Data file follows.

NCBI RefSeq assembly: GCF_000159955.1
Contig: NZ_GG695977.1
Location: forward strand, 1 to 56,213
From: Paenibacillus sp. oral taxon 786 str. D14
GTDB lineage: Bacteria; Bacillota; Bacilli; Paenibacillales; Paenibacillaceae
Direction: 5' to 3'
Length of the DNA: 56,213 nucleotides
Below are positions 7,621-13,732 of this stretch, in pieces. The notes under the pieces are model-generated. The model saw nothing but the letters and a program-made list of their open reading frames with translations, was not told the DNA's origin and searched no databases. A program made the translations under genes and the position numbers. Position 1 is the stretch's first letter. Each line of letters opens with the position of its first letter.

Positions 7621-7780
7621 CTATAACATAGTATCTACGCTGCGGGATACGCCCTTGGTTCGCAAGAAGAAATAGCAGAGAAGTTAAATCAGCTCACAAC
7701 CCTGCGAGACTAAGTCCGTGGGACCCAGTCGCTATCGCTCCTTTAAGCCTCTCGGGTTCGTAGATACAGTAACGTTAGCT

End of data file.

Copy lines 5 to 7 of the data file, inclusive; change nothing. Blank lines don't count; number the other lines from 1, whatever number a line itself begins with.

GTDB lineage: Bacteria; Bacillota; Bacilli; Paenibacillales; Paenibacillaceae
Direction: 5' to 3'
Length of the DNA: 56,213 nucleotides